Asthma is a chronic, or long-term, disease that inflames and narrows the airways of your lungs.

About Asthma
Asthma is a chronic, or long-term, disease that inflames and narrows the airways of your lungs.
Asthma causes a variety of symptoms that can worsen at any time, making breathing difficult.
Not all asthma is the same.

Asthma may be different for different people. Your healthcare provider may identify your type of asthma based on how often you have symptoms, nighttime awakenings, how often you’re using your rescue inhaler, if your asthma is keeping you from doing your normal activities, and how well you’re breathing, based on a breathing test.

Types of asthma
- Intermittent asthma - If your asthma affects you twice a week or less, your asthma may be intermittent. It’s the mildest kind of asthma.
- Persistent asthma - Unlike intermittent asthma, with persistent asthma you may have symptoms and other limitations more often. Persistent asthma can be mild, moderate, or severe.
Causes of asthma
- Airway inflammation -When you have asthma, the airways of your lungs may be more sensitive to allergens and to irritants — like smoke and dust. This causes inflammation in the airways.
- Airway constriction -Airway constriction often accompanies inflammation.
- The effect of asthma -Together, the airway constriction and airway inflammation can result in common asthma symptoms that you may experience from time to time.

Asthma Symptoms
Wheezing - A whistling sound heard when breathing in or out.
Coughing - A cough that may not go away and often worsens at night or early morning.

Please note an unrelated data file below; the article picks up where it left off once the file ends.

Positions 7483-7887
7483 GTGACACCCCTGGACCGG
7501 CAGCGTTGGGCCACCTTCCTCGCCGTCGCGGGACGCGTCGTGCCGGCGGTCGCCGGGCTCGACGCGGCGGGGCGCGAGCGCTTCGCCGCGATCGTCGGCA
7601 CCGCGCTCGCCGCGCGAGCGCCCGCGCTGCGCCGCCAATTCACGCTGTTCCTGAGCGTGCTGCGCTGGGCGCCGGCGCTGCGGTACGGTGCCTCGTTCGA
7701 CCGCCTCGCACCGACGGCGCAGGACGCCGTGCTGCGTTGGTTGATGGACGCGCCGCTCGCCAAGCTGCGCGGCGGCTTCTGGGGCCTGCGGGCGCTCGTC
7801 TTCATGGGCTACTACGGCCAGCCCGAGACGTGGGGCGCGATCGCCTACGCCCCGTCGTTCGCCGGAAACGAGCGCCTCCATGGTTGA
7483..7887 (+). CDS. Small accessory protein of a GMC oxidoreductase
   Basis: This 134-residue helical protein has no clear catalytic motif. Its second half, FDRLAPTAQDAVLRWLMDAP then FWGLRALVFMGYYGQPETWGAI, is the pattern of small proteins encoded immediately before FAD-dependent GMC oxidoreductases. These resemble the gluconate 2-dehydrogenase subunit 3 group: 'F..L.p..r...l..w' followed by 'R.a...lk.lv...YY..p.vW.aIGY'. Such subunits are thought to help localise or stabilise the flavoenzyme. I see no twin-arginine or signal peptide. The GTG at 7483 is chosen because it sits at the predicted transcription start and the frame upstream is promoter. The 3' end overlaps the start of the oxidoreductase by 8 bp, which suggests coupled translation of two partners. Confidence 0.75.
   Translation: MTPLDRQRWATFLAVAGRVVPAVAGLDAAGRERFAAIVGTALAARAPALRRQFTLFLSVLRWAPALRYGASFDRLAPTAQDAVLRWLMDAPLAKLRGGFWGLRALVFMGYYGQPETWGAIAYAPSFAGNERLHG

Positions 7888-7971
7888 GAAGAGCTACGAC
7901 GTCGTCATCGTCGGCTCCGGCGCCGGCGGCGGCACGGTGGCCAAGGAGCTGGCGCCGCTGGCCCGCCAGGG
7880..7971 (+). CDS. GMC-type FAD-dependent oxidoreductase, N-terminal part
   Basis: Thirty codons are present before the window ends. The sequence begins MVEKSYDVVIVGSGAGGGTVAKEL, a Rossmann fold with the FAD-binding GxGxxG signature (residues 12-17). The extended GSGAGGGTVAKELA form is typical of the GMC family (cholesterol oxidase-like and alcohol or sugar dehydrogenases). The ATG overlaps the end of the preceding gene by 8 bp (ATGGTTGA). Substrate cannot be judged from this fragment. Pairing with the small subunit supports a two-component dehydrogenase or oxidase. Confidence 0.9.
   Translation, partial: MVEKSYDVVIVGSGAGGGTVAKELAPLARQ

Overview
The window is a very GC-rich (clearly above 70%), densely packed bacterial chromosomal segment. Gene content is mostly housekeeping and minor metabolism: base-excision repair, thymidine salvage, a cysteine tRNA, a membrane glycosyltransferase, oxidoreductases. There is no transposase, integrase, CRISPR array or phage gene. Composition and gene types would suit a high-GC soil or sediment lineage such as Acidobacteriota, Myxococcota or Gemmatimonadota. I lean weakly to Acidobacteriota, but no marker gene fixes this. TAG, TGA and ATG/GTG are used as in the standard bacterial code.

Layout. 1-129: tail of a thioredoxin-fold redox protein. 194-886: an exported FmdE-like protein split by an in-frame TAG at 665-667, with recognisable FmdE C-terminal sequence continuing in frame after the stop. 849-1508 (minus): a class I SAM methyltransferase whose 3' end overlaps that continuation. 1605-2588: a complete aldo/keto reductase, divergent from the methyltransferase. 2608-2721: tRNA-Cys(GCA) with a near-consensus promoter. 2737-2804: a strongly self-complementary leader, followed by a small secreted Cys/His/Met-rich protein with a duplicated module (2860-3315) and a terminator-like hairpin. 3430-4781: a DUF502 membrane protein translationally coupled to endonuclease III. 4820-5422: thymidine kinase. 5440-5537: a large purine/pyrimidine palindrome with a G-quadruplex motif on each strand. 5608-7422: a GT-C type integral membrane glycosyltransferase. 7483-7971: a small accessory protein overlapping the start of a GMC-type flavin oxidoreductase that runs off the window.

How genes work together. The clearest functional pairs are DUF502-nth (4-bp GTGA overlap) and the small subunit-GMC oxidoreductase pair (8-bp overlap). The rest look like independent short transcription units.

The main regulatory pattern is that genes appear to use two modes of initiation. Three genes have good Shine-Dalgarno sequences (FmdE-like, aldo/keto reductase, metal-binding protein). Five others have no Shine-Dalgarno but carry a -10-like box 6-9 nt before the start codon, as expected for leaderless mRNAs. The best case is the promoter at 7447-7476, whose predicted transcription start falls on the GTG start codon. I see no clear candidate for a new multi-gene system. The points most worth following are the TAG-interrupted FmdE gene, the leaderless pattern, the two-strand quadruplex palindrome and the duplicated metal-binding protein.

Chest Tightness - Feeling as if something is squeezing or sitting on your chest.
Shortness of Breath - Feeling as though you can’t catch your breath.
Managing Asthma Every Day
- Reduce asthma triggers in your home as dust, mold, chemicals, smoke or fumes
- Take your asthma medication(s) as prescribed by your doctor.

Asthma Treatment Options
Many treatment options are available to help manage your asthma symptoms. Some medications reduce airway inflammation, while others relax the muscles around the airways to help relieve constriction. Both airway inflammation and airway constriction can cause asthma symptoms. Talk with your doctor about your treatment plan.
When taking medication
Some medicines can trigger asthma symptoms as aspirin, cold medicines and beta blockers or some medicines for blood pressure, heart problems, or anxiety. Talk to your healthcare provider about all of the medications you take

We care about your questions and concerns. Please call the consumer healthcare service:
+961 4 540056 or by email: